COMMUNICATIONS BRIEFS

By Staff On Sep 19 2005 - 6:00am




Universal Music Phone Seen

Encinitas, Calif. — Universal Music is teaming up with Single Touch Interactive to market a music-themed prepaid phone in time for the holidays.

The Universal handset, branded MoveU, will offer access to content from top music artists, including music downloads, ringtones and wallpaper. Single Touch will provide the airtime service, retailers and marketing services for the device.

Single Touch has already teamed up with Mattel to offer a Nokia-made prepaid Barbie phone and in late 2004 launched a Hilary Duff prepaid phone with preloaded wallpaper and ringtones.

STI began as a BREW application developer in 2001 and now offers end-to-end solutions for partners.

Carriers Cleared Of Antitrust

New York — A federal judge here ruled that wireless carriers aren't engaging in antitrust practices by tying the sale of a handset to a service package.

Verizon Wireless, Cingular Wireless, AT&T Wireless, Sprint and T-Mobile USA were sued by New York attorney Scott Burser in 2002 on behalf of two customers alleging U.S. carriers were conspiring to stifle customer mobility by illegally tying handsets to phone service.

U.S. District Judge Denise Cote wrote in her decision that the plaintiffs didn't present evidence that any individual carrier “has the degree of market power necessary to sustain a tying claim or show tying arrangements has an actual adverse effect on competition in the U.S. market for wireless handsets.”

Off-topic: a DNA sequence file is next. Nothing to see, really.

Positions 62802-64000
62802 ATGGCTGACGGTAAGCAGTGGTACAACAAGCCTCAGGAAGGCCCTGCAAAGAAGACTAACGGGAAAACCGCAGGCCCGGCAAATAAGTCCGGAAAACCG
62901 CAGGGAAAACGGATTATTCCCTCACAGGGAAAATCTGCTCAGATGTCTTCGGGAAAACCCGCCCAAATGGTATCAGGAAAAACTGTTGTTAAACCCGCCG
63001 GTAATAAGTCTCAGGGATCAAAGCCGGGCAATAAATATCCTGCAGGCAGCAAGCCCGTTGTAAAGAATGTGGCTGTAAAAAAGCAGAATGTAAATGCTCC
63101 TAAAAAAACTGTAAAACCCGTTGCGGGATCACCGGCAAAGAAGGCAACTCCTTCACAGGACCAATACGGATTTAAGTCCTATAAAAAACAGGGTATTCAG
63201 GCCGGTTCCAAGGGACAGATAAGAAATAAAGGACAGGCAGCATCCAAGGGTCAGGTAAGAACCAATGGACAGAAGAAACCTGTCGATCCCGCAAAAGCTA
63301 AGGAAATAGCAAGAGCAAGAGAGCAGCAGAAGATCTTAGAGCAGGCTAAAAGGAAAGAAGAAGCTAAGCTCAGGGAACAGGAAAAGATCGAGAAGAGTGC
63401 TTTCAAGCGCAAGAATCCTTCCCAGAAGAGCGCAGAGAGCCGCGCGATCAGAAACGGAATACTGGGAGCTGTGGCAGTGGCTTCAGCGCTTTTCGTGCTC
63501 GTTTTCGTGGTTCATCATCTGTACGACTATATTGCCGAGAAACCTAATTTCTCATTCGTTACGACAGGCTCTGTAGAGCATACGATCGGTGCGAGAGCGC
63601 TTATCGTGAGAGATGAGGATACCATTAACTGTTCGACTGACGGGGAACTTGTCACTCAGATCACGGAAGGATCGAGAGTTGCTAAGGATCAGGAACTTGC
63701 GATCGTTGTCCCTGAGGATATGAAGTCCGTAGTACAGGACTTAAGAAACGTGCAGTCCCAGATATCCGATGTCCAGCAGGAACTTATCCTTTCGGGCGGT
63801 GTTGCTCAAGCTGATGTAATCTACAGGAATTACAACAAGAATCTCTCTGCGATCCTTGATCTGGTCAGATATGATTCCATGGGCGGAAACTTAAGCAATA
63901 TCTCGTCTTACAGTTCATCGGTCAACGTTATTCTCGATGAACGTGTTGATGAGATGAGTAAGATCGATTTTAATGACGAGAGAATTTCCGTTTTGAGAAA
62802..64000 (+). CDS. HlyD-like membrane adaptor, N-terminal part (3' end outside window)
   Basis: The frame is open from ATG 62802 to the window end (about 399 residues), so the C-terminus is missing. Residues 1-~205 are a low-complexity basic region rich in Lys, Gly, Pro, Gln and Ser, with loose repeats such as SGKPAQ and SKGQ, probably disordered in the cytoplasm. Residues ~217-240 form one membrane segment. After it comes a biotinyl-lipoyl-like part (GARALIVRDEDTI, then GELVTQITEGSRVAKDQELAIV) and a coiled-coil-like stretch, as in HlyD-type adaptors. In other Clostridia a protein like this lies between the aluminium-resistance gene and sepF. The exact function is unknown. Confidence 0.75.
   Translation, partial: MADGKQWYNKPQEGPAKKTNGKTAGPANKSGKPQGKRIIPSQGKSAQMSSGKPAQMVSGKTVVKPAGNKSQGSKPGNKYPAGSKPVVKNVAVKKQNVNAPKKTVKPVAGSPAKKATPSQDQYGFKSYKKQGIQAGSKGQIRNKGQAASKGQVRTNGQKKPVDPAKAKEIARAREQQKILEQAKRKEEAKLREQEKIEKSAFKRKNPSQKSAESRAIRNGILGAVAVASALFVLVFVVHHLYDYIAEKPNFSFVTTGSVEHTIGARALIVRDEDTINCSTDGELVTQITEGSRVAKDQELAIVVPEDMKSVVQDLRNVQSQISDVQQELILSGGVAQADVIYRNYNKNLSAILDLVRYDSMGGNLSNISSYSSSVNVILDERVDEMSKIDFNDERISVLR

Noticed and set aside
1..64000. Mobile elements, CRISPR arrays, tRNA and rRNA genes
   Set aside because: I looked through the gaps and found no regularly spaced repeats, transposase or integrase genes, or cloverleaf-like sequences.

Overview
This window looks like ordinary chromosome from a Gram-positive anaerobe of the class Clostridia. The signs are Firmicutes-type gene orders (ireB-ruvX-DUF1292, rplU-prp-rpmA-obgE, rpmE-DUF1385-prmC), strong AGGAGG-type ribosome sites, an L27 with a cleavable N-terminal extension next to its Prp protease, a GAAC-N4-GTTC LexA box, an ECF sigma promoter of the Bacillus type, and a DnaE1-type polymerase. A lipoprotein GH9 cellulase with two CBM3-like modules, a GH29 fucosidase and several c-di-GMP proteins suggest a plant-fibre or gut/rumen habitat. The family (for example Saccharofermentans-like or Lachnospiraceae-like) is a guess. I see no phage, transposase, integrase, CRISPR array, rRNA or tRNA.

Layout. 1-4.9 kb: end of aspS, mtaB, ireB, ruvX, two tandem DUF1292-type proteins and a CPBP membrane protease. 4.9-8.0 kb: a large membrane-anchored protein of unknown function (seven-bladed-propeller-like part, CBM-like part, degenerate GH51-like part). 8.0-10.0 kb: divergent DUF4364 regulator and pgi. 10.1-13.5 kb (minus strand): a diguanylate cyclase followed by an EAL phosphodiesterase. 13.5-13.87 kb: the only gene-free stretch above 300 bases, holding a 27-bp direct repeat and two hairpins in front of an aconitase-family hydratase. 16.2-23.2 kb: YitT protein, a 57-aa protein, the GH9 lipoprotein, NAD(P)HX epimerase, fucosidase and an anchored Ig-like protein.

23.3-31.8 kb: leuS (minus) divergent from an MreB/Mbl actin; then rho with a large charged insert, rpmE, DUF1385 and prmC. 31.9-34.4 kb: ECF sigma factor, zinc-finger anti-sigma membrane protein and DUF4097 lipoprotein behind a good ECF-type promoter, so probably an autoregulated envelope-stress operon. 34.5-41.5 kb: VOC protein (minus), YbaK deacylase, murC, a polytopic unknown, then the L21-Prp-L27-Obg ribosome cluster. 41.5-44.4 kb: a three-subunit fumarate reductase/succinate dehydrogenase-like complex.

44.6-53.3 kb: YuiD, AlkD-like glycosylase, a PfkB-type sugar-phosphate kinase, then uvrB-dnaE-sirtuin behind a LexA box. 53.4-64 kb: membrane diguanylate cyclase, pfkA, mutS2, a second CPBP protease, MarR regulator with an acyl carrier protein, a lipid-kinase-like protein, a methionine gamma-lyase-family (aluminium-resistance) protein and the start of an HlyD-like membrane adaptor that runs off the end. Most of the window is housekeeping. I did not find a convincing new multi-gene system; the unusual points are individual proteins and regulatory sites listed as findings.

Video Audience Small

Dallas — The initial audience for watching wireless video downloads and live TV on PDAs and cellphones is small but enthusiastic, according to a Parks Associates survey of Internet households.

The study, based on a survey of more than 2,000 U.S. Internet users, found that 13 percent of people who own one or more portable devices would like live TV integrated into them. A total of 12 percent see watching videos such as movie trailers and full-length movies as important.

“The percentages of consumers interested in mobile video/TV services are smaller than those for other functions such as taking photos and listening to music,” said Yuanzhe Cai, senior analyst at Parks. “But there is a group of hard-core mobile entertainment enthusiasts who are very motivated. Either they have already adopted a portable device with video playback functions or are very eager to add live TV support to their mobile devices.”

“Portable multimedia players, portable gaming players and video phones may soon be competing for these hardcore enthusiasts,” Cai said. “Portable multimedia players have a head start, but cellular carriers could offer a variety of business models to offset this advantage, including on-demand viewing of news clips and sport highlights or access to real-time content such as breaking news.”

Among those who value prerecorded video service, close to 30 percent already own a portable device that serves this need, and 7 percent would be interested in getting it. For those who value mobile TV-viewing, 10 percent already have a capable device, and close to a one-fourth, 24 percent, have very strong desire to add such a function.

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